Annals of Thoracic Medicine Official publication of the Saudi Thoracic Society, affiliated to King Saud University
 
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ORIGINAL ARTICLE
Year : 2015  |  Volume : 10  |  Issue : 3  |  Page : 169-175

Overweight-mortality paradox and impact of six-minute walk distance in lung transplantation


1 Department of Medicine, Houston Methodist Hospital, Houston, United State
2 Department of Pathology and Genomic Medicine, Houston Methodist Research Institute, Houston, Texas, United State

Correspondence Address:
Kongkiat Chaikriangkrai
Houston Methodist Hospital 6550 Fannin St, Smith tower, suite1001, Houston, TX 77030
United State
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DOI: 10.4103/1817-1737.160835

PMID: 26229558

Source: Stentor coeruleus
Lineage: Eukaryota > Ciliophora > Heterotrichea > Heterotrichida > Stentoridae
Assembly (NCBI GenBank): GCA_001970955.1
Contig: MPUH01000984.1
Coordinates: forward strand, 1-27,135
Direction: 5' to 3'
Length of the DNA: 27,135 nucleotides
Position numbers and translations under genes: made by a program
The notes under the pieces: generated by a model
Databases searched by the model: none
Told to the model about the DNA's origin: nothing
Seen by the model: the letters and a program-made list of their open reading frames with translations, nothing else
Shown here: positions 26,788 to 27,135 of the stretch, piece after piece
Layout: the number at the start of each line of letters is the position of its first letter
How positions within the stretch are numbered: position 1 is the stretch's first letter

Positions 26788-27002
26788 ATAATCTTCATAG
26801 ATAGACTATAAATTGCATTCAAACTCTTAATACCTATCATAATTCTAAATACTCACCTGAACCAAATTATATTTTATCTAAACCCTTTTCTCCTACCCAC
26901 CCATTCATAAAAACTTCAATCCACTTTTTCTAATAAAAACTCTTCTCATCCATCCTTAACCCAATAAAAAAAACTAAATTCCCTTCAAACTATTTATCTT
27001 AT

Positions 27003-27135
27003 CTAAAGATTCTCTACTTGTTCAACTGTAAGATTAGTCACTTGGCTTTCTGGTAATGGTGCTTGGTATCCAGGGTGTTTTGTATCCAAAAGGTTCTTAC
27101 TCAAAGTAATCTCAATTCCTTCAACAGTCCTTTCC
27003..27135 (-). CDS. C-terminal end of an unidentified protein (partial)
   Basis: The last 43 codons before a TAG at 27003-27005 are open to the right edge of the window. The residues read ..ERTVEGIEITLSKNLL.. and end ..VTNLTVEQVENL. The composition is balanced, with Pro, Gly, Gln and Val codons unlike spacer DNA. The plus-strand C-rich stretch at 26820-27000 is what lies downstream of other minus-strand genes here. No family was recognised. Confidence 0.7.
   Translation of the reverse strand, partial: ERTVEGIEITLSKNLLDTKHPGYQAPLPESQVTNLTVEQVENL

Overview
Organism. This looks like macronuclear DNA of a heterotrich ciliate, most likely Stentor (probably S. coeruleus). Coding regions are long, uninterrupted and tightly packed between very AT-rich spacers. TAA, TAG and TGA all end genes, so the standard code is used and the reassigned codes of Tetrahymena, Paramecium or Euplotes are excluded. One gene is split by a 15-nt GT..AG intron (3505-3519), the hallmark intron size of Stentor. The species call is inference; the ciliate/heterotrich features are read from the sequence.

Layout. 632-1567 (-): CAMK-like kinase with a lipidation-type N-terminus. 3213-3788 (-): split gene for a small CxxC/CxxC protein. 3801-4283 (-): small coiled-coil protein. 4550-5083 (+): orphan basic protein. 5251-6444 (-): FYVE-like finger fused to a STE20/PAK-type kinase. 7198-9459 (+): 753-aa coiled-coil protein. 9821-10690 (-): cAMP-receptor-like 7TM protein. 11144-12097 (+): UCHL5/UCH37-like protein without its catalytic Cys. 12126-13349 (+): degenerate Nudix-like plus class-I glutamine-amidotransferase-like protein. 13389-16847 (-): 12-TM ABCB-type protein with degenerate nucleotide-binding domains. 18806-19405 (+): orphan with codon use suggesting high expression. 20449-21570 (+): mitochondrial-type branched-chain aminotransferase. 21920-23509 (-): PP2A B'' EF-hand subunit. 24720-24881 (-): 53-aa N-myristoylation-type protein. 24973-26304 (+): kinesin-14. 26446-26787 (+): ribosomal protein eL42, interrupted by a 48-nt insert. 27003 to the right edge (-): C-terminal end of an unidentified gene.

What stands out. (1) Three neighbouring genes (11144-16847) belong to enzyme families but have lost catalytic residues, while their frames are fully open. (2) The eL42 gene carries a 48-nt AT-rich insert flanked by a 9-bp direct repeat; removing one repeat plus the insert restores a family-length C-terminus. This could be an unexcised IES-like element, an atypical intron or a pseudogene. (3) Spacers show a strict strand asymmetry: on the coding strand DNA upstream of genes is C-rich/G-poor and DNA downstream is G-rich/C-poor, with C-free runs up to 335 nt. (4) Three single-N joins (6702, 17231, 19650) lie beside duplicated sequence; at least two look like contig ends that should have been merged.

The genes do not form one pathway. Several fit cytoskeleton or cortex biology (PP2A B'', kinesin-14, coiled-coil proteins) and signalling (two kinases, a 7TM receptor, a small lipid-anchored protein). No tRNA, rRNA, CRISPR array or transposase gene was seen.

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Overweight-mortality paradox and impact of six-minute walk distance (SMWD) in lung transplantation Background: The objective of this study was to examine combined prognostic influence of body mass index (BMI) and SMWD on mortality in lung transplant recipients. Methods: Consecutive isolated lung transplant recipients were identified. Preoperative BMI and SMWD data were collected. The cohort was followed for all-cause mortality. Results: The study included 324 lung transplant recipients with mean age of 57 ± 13 years and 58% were male (27% obstructive, 3% vascular, 6% cystic fibrosis, and 64% with restrictive lung diseases). In the total cohort; 37% had normal BMI, 10% were underweight, 33% were overweight, and 20% were obese. The median SMWD was 700 feet. The lower SMWDgroup was defined as the patients who had SMWD <237 feet as determined by receiver operating characteristic (ROC). Based on this definition, 66 patients (20%) had lower SMWD. There were 71 deaths during a median follow-up of 2.3 years. In multivariate analysis, both BMI and SMWD were independently associated with death. Being overweight was associated with reduced mortality risk (hazard ratio (HR) 0.50, P = 0.042) compared to the normal BMI group, and this was primarily driven by early mortality posttransplant. This paradoxical overweight-mortality relationship remained significant in the lower SMWD group (HR 0.075, P = 0.018), but not in the higher SMWD group (P = 0.552). Conclusion: In lung transplant recipients under lung allocation score (LAS) era, pretransplant BMI and SMWD were independent predictors for mortality after the transplant. The lowest mortality risk was noted in a group of transplant recipients identified as overweight; whereas, being underweight or obese was associated with increased mortality.


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